There are four main wage assessment tools used in ADEs. Two are owned by the Australian Government: the Supported Wage System and the Business Services Wage Assessment Tool. Around 50 per cent of workers in ADEs have their wages assessed using these tools. The other two most frequently used tools are the Greenacres tool and the Skillmaster tool.
In the mainstream labour market all modern Awards and many enterprise agreements allow for the Supported Wage System to be used. The Supported Wage System is the only tool permitted for use in the open labour market. It aims to increase employment opportunities for people with disability by providing an industrial relations framework that enables the legal payment of a pro-rata wage. Like mainstream employers, ADEs are permitted under the Australian industrial relations system to pay pro-rata wages in line with an approved wage assessment tool.
What is the Business Services Wage Assessment Tool (BSWAT) and how does it work?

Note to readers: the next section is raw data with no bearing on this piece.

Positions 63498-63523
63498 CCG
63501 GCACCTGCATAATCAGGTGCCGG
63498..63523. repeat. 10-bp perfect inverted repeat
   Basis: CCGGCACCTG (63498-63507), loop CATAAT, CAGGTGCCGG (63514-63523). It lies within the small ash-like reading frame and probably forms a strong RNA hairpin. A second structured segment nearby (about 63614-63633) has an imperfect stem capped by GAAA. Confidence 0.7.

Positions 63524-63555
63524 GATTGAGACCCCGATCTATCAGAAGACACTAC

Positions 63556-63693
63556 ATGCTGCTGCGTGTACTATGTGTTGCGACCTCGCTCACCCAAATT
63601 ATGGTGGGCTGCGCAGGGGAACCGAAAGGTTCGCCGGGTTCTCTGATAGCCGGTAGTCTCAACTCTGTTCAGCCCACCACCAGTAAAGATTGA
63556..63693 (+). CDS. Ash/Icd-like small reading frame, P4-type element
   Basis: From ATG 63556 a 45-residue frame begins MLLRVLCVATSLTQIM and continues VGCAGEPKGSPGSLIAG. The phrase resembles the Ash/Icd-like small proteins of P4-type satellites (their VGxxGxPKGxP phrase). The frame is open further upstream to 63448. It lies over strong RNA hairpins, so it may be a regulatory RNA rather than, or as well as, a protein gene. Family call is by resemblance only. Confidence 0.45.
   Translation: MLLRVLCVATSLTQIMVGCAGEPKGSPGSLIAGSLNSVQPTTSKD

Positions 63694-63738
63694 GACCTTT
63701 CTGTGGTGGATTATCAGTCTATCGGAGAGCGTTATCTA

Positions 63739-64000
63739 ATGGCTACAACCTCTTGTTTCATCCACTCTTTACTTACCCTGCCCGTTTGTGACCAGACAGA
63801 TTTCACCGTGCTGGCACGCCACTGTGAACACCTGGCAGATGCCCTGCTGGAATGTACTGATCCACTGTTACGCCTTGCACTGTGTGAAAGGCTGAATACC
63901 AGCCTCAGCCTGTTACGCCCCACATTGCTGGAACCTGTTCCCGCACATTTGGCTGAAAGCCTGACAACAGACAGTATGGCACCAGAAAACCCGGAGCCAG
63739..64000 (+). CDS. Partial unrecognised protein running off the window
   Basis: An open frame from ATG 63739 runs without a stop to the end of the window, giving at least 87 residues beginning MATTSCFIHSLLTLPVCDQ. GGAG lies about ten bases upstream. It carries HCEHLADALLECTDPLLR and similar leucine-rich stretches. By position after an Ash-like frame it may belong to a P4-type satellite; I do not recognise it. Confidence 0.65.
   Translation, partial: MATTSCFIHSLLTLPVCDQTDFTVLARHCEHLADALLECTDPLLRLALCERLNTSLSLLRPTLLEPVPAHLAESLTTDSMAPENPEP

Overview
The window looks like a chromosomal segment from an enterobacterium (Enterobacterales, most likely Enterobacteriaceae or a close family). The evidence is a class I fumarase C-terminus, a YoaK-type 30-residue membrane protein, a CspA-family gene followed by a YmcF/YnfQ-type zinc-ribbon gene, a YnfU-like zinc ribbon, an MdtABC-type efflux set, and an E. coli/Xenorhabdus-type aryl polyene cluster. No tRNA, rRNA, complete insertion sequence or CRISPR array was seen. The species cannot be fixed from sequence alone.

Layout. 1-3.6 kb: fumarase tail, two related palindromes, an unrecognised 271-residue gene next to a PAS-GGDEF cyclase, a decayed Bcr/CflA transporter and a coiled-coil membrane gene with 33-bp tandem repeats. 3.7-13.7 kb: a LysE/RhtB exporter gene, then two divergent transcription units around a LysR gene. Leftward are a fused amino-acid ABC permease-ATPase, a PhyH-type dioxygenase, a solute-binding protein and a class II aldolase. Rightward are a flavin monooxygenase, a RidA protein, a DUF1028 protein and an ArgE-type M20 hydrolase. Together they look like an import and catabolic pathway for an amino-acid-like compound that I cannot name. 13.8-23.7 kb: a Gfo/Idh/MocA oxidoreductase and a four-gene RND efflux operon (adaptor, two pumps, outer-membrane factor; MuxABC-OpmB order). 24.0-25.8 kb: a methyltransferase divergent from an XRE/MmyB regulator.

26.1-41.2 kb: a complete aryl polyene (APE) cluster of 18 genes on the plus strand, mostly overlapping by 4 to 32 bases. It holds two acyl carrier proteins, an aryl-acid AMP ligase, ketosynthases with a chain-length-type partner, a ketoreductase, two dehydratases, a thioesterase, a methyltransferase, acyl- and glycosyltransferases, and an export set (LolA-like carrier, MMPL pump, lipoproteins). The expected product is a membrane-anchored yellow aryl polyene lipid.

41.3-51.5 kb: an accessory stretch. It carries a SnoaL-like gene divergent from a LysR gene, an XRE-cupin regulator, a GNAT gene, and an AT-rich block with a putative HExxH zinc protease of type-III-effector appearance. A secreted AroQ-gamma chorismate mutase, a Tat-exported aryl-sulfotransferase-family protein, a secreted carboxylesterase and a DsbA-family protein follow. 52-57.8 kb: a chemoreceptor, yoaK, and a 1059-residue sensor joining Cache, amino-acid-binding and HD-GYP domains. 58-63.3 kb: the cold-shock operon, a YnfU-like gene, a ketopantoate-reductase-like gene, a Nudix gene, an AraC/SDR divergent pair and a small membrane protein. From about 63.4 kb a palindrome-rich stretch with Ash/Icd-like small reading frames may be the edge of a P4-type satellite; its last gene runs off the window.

The most commonly used wage assessment tool is called the Business Services Wage Assessment Tool (BSWAT) – about half of supported workers have their earnings assessed using this tool.
The BSWAT has two components that assess both the productivity and competency of supported employees.
The competency component and the productivity component are scored separately, with the results combined to determine an overall pro-rata wage rate.
The BSWAT was developed by this department and is administered by CRS Australia which is part of the Department of Human Services. You can find out more about how the BSWAT works at CRS Australia.
Federal Court decision
In the court case Nojin v Commonwealth & Anor, the Full Federal Court declared that two Australian Disability Enterprises (ADEs) had discriminated against two of their employees. This was because the employees had to undergo a wage assessment using the Business Services Wage Assessment Tool (BSWAT) in order to secure a higher wage. The two employees had intellectual disabilities and were employed at the Grade 1 classification under the Supported Employment Services Award 2010 (the 2010 Award), to perform basic and routine duties.
The Full Federal Court considered the circumstances of the two employees who brought the case and how the BSWAT applied to them. The judgment of the Court only applies to those particular employees and ADEs, but the Australian Government is looking at how it might apply to other employees in similar circumstances.